BBP!’s Album of the Week: “Fear Before,” Fear Before (2008)

Fear Before (formerly known as Fear Before the March of Flames) was an experimental post-hardcore band in the early 2000s. They hold a very special, sentimental place in my heart. Over the years, through life changes and an ever-evolving musical taste, this band has stuck with me. They have held my hand and inspired me; they have hurt me and helped me just the same. This article was initially six pages long when I sent the WIP to BBP!. Understandably, I needed to condense my thoughts. But, to paint the most accurate picture, I have to provide at least a bit of context.

Fear Before has never released the same record twice. You could compare their discography to the stages of grief. During their debut LP, Odd How People Shake, we were in the stage of denial. They were in high school when they wrote it. Their hearts were bleeding, and they needed to show you the blood. It’s full of angst, voice cracking, and ugly chords. They were teenagers–moderately aware of the world, but yet to develop a thickened skin towards it. Their second album, Art Damage, is clearly the stage of anger. It is more aggressive, noisier, and more hideous than its predecessor. In terms of sound, it is arguably their heaviest album. By their third release, The Always Open Mouth, we have skipped the stage of bargaining, and moved to depression. The songs have slowed way down, no longer weaving in and out of traffic, no longer concerned with showing you their bleeding hearts. Rather than drinking to have a good time, The Always Open Mouth drinks because it feels that it needs to. This album has the most listens on Spotify. By this metric, it is their most popular release. Across all of these albums, their sound changed drastically.

For Fear Before, the band’s fourth and final LP, they changed their name to the abridged Fear Before. This confused some people, and some more stubborn fans would never accept the change, but this change is essential to the evolution of the band. When an artist puts out material that is loved by many, there are always those who want that artist to sound exactly the same forever. They don’t want the artist to evolve. They want to have the same experience over and over again, but recontextualized. They want the same gift with different wrapping paper. Not only is this a moronic expectation of creators, but it renders the artists as laborers, rather than artists. Art is work. Work is hard. The difference is that art is fulfilling, and it wouldn’t be fulfilling if people made music purely for the entertainment of others. By dropping …The March of Flames, the band has declined this expectation. This album had one single, “Fear Before Doesn’t Listen to People Who Don’t Like Them,” which clearly references this experience. If you watch the music video for this song on YouTube, there are comments from 13 years ago where people are complaining about the name change. Dude, the song is about you.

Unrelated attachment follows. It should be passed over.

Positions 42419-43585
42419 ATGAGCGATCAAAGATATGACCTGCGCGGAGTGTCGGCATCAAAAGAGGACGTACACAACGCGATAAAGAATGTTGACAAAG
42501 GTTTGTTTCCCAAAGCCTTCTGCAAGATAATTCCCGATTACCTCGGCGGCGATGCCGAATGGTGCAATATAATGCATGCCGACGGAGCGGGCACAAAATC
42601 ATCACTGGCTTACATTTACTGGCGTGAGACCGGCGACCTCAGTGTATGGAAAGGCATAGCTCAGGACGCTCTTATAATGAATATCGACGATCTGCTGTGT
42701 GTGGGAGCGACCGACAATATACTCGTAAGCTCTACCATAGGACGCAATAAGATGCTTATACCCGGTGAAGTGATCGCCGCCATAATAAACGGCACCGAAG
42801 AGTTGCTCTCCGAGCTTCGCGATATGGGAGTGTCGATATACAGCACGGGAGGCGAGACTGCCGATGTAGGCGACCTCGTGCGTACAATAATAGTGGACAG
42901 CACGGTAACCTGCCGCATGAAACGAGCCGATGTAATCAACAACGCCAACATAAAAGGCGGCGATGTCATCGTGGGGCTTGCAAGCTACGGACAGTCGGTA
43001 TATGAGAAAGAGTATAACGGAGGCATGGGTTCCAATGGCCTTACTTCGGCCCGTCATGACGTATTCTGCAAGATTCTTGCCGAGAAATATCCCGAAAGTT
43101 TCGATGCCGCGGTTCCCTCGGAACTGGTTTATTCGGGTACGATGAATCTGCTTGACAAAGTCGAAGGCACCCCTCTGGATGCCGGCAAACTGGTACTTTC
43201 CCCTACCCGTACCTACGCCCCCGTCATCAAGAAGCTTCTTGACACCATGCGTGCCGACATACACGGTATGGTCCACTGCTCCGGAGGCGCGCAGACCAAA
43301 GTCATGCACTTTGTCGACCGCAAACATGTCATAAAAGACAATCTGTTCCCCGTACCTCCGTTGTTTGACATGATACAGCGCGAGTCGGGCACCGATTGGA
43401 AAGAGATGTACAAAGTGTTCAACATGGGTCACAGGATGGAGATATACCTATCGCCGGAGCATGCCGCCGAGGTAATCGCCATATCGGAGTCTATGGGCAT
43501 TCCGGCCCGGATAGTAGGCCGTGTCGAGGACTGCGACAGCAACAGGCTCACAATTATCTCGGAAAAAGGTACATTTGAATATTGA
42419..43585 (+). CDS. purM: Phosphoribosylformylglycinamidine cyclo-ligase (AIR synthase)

Fear Before has minimal screaming. That makes sense to me. Not to mention what years of touring will eventually do to an untrained voice; the need to scream has balanced out with their emotions. The songs aren’t quite begging for your attention like they do on Odd How People Shake. It doesn’t have the Art Damage production style that shreds you to ribbons. The lyrics aren’t draining the life out of you as they do on The Always Open Mouth. What makes me so happy with Fear Before is that it is enthusiastic. It wants to live. It has a balanced, holistic perspective. It doesn’t need the sadness to feel like itself anymore. I’ve listened to this band for over half of my life. I want these people to feel enthusiastic. I don’t want them to hurt, even if it means that good music comes out of their hurting as a result. I want them to feel fine. It is on this album where we finally reach the stage of acceptance, and we are able to utilize our past as a resource for the present and future. We can roll with the punches and move on when we’re ready. This album holds my hand. It helps me when I need guidance.

For each Fear Before record, there is a lyric that succinctly summarizes the emotional perspective of that record. For Fear Before, I think that this is a fair nomination:

“We wish our lives were different, but they wouldn’t be our lives.”

Bishop Martin, 24, lives in Knoxville, TN. He makes, performs, thinks about, talks about, and writes about music more than anything else. He shows love to the people who love him. He wishes to listen, to be helpful, to be gentle, and to be considered generally pleasant. He co-hosts his local college’s metal specialty show, The Funeral Directory, (most) Monday nights with his close friend and bandmate, Seth. If you would like to read more of his writing, you can find more of his music reviews at Can This Even Be Called Music?. Thank you.

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